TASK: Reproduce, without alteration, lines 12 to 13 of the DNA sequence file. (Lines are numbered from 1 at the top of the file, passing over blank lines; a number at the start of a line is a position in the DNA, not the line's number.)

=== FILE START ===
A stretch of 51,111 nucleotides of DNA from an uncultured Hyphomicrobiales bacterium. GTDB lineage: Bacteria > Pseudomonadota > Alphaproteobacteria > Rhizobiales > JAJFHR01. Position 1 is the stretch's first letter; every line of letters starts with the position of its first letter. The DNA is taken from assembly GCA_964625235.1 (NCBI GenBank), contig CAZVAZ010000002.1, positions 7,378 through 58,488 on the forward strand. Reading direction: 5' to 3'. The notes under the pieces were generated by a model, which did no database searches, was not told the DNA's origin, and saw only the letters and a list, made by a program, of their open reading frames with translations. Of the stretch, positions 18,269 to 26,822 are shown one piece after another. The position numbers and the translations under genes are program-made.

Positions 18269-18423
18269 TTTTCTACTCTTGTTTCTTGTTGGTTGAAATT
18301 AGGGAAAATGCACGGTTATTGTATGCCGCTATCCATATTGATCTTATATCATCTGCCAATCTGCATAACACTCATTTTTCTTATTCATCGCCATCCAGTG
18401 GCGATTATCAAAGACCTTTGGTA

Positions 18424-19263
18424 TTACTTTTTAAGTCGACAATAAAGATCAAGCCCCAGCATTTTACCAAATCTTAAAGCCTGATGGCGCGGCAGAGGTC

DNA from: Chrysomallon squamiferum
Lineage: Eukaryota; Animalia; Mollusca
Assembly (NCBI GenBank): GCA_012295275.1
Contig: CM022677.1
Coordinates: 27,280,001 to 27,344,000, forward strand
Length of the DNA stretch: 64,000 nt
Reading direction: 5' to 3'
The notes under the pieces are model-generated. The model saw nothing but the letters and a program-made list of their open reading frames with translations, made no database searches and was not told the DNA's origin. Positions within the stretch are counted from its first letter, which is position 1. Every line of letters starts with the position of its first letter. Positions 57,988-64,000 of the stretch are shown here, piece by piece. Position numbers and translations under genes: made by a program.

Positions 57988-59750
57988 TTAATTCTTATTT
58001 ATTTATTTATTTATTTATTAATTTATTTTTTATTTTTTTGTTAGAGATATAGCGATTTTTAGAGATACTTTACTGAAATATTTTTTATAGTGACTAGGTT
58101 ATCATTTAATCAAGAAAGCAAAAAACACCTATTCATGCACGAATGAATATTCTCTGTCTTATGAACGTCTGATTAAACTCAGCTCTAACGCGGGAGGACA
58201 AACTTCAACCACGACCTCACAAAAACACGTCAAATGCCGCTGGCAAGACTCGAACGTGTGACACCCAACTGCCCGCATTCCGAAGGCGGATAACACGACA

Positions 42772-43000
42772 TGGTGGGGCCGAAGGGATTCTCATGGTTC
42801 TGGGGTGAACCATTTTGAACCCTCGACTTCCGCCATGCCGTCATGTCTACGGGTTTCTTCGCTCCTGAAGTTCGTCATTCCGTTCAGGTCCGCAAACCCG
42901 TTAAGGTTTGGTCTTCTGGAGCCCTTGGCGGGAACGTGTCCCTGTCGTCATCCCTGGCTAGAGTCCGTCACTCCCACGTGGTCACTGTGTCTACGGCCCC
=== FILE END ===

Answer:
Coordinates: 27,280,001 to 27,344,000, forward strand
Length of the DNA stretch: 64,000 nt